I can’t do it.

I just can’t. Something just isn’t right. I know this might rub some the wrong way. That isn’t my intention.
I’ve struggled with how to present these things for weeks, months even. I just can’t dictate the terms of unconditional “surrender” to “unbelievers” under threat of everlasting burning in hell. Something here just doesn’t add up.
Had I the power, I would save every single person from such a fate, and God is much more powerful than me. He is also much more loving, gracious, faithful, and merciful than I am. Placing him in the role of eternal tormentor just doesn’t make any sense, especially for beings he created knowing their fate in advance.
If I’m called to love my enemy, why couldn’t God love so much more than me, especially if my love for others flows from him?
If God never changes and his love is never ending, what causes him to change when our heart stops beating?
If God wins in the end, what are the terms of his winning? If he loves each and every one of his creations infinitely, than losing even one person to everlasting torment would mean he wasn’t all-powerful to save them.
If God’s will be done, how does that will get trumped by man’s?
How is it good news or love to repent under threat of everlasting torture?
Paul only mentions Hades once (that I can find) in that Jesus has defeated it (1 Cor 15:55).
Jesus mentions Hades in the parable of the rich man and Lazarus (prior to Jesus claiming the keys to Hades and setting the captives free! Rev 1:18, Eph 4:8, Luke 4:18). He mentions Gehenna a handful of times which means the Valley of Hinnom. This was a valley that was often burning that originally hosted child sacrifices (by fire) and mass corpse burning after major wars. This was to perhaps warn of the judgment that was coming on Israel via the Romans in 66-70AD (see also Matthew 24 and my posts on that chapter if interested).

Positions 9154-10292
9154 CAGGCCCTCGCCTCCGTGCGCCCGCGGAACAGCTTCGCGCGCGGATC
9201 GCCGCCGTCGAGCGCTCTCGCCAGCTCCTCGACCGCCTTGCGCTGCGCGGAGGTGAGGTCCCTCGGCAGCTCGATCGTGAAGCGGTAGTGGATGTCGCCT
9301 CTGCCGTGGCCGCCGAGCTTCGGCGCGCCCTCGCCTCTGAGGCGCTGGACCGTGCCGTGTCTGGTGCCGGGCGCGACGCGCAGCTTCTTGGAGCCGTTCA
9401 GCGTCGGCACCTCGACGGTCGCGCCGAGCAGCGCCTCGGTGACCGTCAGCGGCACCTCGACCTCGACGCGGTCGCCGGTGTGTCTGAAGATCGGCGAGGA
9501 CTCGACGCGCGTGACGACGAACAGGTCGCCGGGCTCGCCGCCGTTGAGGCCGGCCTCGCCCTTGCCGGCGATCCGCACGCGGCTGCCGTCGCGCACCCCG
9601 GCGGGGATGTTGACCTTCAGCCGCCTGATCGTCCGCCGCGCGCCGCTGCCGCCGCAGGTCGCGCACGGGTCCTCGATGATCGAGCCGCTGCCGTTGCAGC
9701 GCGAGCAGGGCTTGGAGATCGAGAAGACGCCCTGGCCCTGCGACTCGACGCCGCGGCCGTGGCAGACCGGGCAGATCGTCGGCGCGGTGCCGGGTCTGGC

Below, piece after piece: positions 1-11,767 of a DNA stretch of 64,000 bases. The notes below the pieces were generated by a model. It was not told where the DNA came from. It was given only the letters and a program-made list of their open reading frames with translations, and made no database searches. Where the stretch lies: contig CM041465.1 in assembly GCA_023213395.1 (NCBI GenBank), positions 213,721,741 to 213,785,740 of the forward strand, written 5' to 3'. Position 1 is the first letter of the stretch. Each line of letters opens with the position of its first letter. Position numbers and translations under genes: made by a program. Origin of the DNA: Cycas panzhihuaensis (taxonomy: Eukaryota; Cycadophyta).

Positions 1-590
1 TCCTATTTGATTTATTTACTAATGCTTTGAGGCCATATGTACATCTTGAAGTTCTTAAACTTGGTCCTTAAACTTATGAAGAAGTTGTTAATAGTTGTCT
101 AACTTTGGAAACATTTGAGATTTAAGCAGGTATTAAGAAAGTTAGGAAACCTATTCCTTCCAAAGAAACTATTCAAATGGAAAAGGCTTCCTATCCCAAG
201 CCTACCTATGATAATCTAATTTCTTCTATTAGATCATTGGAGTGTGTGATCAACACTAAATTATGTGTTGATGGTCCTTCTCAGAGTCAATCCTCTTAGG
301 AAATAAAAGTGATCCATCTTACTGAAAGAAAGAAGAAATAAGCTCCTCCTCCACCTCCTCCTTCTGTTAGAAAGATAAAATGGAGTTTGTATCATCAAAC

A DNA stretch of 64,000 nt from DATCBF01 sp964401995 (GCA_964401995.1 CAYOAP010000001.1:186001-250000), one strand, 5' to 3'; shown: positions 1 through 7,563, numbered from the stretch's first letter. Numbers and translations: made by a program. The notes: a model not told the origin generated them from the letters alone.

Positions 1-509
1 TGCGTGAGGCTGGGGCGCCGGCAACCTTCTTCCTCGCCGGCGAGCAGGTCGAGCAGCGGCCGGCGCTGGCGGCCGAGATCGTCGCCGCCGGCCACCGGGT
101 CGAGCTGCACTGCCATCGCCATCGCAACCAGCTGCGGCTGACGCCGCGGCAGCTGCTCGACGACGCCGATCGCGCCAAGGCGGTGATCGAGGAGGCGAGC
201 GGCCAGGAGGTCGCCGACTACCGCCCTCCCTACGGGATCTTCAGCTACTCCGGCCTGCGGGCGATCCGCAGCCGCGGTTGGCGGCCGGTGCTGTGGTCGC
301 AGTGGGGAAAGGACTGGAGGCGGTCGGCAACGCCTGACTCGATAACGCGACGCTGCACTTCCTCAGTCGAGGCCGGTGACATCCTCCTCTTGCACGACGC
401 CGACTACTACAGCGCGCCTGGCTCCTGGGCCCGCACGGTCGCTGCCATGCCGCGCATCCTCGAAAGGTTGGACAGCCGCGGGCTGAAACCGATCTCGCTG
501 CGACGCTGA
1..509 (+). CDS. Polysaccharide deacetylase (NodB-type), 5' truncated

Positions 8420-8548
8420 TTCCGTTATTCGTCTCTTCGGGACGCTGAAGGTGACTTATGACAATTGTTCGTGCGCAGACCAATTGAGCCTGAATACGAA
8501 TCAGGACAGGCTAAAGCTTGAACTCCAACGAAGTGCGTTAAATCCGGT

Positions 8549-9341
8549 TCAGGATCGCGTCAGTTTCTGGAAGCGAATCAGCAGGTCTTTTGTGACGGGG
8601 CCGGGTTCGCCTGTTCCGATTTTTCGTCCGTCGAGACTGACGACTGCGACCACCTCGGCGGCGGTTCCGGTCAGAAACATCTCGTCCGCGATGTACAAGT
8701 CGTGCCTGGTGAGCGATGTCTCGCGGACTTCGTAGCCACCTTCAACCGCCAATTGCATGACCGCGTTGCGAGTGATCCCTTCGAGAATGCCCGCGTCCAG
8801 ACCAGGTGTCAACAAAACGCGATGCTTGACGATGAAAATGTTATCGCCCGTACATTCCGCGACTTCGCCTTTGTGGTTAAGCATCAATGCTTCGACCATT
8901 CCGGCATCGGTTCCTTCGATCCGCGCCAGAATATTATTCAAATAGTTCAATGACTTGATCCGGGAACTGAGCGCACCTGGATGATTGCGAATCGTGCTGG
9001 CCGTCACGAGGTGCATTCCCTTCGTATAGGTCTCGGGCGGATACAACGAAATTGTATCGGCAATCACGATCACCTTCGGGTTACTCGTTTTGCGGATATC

In addition, in all of the Old Testament, “hell” is not directly referenced. Mainly, only the word Sheol, meaning the grave, was translated to say hell in some versions of the Bible.
Why wasn’t God more adamant and clear about proclaiming hell in the Old Testament, through Jesus, or through the Apostle Paul?
All in all, what the Good News was about for the first 500 years of Christianity, and what it is still about today, is the message that all have been chosen for salvation. Jesus has paid the price for our sins and defeated death so we can live victorious lives now, in this world. We are enabled to have true joy and hope. We are enabled to truly love others without comparing ourselves to see if we are better at avoiding hell-fire based on our relative degree of sinfulness.
How can anyone tell a grieving family that their loved one is burning in hell forever?
How could anyone, especially God, live “happily ever after” in Paradise knowing that millions or even billions are endlessly suffering?
Is punishment for the benefit of those being punished or the one doing the punishing? How does God benefit from our corrective punishment, especially for all eternity?
I believe God is good. He is love. And he has a plan.
Being so hellbent on “good news” that teaches everlasting torment is just confusing to me. And it’s confusing to those hurting who are only heaped with guilt and shame instead of being shown the love Jesus exemplifies.
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One thought on “I can’t do it.

  1. I agree with you here, John, and a rousing “Amen.” God came in human form to walk with us, to bring us closer in relationship to Him, to ensure we would spent eternity with Him – not to threaten us with “hell.”

    He forgave us once and for all. He brings new mercy every day. His grace was Jesus on the cross. He is love. Jesus told us if we wanted to know God, know him. He is love, compassion and acceptance. He is hope and a plan and a promised inheritance. That is the Good News.

    Liked by 1 person

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